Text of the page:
Wednesday, 6 November 2013

Gender, Neoliberalism, and Financial Crisis Postgraduate Conference at the University of York

Sydney Calkin recently organized and hosted an international postgraduate conference on feminist politics and the financial crisis.

The politics of austerity and crisis are deeply gendered and open up a wide range of feminist debates around neoliberalism, resistance, and gender justice.  The Gender, Neoliberalism, and Financial Crisis Postgraduate Conference, which took place at the University of York on 27 September 2013, sought to map the multiple impacts of financial crisis, austerity, and neoliberalism on women and to articulate an alternative feminist agenda. It brought together researchers from around the world working on feminist political economy, sociology, development studies, economics, and related disciplines to present their findings and development networks for future research collaboration.

In their opening keynote address, Diane Elson and Ruth Pearson delivered two closely linked papers that first considered the impact of the financial crisis and austerity policies on women and then moved to suggest alternative, gender just economic arrangements. While they encouraged feminist researchers to continue to document the deficiencies and obstacles embedded in neoliberal gender regimes, they also challenged feminists to move beyond critique to articulating alternative anti-neoliberal economic discourses and policies. In the closing keynote address, Sylvia Walby echoed this sentiment, demonstrating the importance of articulating a gender growth model, using feminism as a counter hegemonic project to critique and dismantle the current neoliberal gender regime. To this end, she proposed a social democratic gender regime with high levels of female wage labour and political representation, substantial public expenditure on welfare and state provision of health, education, and care services. A recording of Diane Elson and Ruth Pearson’s opening keynote address is available for download and streaming here:

Panels throughout the day presented a diverse range of perspectives on gendered neoliberalism and austerity, both demonstrating the impact of the financial crisis and advocating alternative approaches to the current political and economic gender regimes. From a feminist institutionalist perspective, several researchers presented findings on gender equality policy in governmental and financial institutions, from the European Bank for Reconstruction and Development, to the European Union and Macedonian government. Others examined the impact of austerity on the third sector and feminist organizations in particular. Both groups of researchers, those concerned with government and civil society, articulated a trenchant critique of neoliberalization of government policy and the impact of austerity on funding, policy, and discourse. In particular, they challenged the dominance of reductive efficiency-based gender policy, evident in the popular ‘business case’ for gender equality narratives which render equality a function of economic growth strategies and marginalize transformative approaches. Particularly invisible in discourses of crisis and austerity is the role of social reproduction and its value; another strand of researchers challenged the marginality of social reproduction from dominant political discourses and sought, through a variety of methodological approaches, to demonstrate the value and impact of social reproduction.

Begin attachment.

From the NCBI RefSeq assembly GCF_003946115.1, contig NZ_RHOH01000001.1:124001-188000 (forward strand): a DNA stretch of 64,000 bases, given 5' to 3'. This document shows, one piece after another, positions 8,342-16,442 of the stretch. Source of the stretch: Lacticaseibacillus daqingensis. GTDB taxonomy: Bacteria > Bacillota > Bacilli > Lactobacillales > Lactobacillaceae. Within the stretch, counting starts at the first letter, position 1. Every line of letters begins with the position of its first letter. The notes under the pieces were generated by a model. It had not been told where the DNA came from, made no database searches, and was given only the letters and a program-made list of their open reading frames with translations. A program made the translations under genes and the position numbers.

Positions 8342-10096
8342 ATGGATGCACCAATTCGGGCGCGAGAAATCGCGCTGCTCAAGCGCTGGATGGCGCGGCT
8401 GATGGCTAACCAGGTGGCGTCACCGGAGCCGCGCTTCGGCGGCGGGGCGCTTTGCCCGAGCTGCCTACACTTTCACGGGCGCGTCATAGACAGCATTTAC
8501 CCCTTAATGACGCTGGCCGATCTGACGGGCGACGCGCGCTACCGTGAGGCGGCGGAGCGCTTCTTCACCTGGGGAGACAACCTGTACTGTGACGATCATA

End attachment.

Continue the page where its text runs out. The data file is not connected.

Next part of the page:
The postgraduate work presented here reflects the continuing significance of some enduring feminist debates and also opens up new directions for feminist research. Given the range of disciplinary backgrounds, methodological approaches, and subject matter, the conference contributions demonstrated the diversity of feminist research and articulated a coherent and compelling narrative of feminist analysis on the financial crisis and resistance to the politics of austerity. The conference succeeded in bringing together postgraduates from around the world to establish research connections with each other and to meet leading researchers in the field; I hope it will generate enduring research networks and facilitate future collaboration among young feminist scholars. This conference was funded in part by the Politics Department (alongside the York Annual Fund, Political Studies Association, and York Graduate Students’ Association). It would not have been possible without the support of Lisa Webster, Caroline Carfrae, and Carole Spary, so many thanks to them for their support.

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